45 pages 1 hour read

Edgar Allan Poe

The Cask of Amontillado

Fiction | Short Story | Adult | Published in 1846

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Literary Devices

Unreliable Narrator

Gothic literature often probes the narrator’s inner psyche, which can be distorted, meaning the narrator is unreliable. “The Cask of Amontillado” presents an unreliable narrator in Montresor who gives the reader no clear reasoning for his harsh actions, as Fortunato’s “thousand injuries” remain indeterminate. There is thus no clear indication that Montresor is justified in his actions, and information is deliberately withheld from the reader. Some scholars maintain that Montresor’s unreliable narration suggests psychological instability. Given Montresor’s bitterness toward Fortunato and the severity of his actions at the end of the story, the reader is left to wonder how rational he is, creating a destabilizing effect through a narrative ambience of suspicion that enhances the story’s themes.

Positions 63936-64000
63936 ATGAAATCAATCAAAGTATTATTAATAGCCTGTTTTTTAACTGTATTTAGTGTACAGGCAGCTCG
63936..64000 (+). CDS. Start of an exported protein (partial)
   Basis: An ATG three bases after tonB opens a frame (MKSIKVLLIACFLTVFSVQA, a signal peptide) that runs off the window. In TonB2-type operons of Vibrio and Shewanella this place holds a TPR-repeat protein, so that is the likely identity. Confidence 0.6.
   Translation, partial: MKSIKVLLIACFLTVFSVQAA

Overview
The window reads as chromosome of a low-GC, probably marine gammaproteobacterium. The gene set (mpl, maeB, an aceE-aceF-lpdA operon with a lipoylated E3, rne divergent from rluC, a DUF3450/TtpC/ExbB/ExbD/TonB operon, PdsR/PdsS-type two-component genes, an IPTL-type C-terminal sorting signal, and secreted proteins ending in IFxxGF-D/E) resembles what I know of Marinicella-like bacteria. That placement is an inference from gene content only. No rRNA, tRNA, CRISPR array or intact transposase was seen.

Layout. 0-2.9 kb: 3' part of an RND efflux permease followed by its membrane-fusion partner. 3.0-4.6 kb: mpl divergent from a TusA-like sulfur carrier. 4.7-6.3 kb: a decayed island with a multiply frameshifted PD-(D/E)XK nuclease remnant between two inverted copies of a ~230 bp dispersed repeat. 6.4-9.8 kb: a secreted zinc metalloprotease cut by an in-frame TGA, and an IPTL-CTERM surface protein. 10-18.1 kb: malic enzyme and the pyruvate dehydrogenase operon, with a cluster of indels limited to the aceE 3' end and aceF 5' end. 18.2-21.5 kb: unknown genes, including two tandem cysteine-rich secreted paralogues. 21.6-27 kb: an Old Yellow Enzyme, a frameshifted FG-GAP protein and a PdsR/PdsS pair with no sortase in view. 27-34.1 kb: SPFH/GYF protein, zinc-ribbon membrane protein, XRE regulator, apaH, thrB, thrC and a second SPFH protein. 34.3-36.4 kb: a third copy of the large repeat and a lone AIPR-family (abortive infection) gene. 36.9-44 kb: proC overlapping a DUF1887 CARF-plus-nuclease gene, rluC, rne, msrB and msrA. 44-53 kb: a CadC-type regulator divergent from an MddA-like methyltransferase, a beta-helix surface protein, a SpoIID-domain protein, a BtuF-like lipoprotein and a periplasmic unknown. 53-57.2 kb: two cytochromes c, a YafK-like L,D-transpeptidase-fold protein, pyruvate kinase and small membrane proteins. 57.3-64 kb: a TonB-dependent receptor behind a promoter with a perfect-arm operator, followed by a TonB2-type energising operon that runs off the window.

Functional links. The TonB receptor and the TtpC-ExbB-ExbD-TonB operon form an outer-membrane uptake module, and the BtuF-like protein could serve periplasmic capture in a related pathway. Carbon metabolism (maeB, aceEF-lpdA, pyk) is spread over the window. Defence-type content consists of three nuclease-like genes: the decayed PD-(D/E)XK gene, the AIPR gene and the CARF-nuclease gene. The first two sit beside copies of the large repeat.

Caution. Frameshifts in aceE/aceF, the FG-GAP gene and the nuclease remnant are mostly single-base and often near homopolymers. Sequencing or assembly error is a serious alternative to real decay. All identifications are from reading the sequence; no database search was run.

Irony is a literary device that adds layers of interpretation to a story, and several such instances imbue Poe’s story with deeper meaning. The first is Fortunato’s name, which would seemingly suggest fortune, although the character turns out not to be so fortunate after all—nor can his fortune of wealth save him from his fate. A second occurrence of irony can be found in Fortunato’s carnival garments. Dressed in “a tight-fitting parti-striped dress” adorned with a conical cap and bells (162),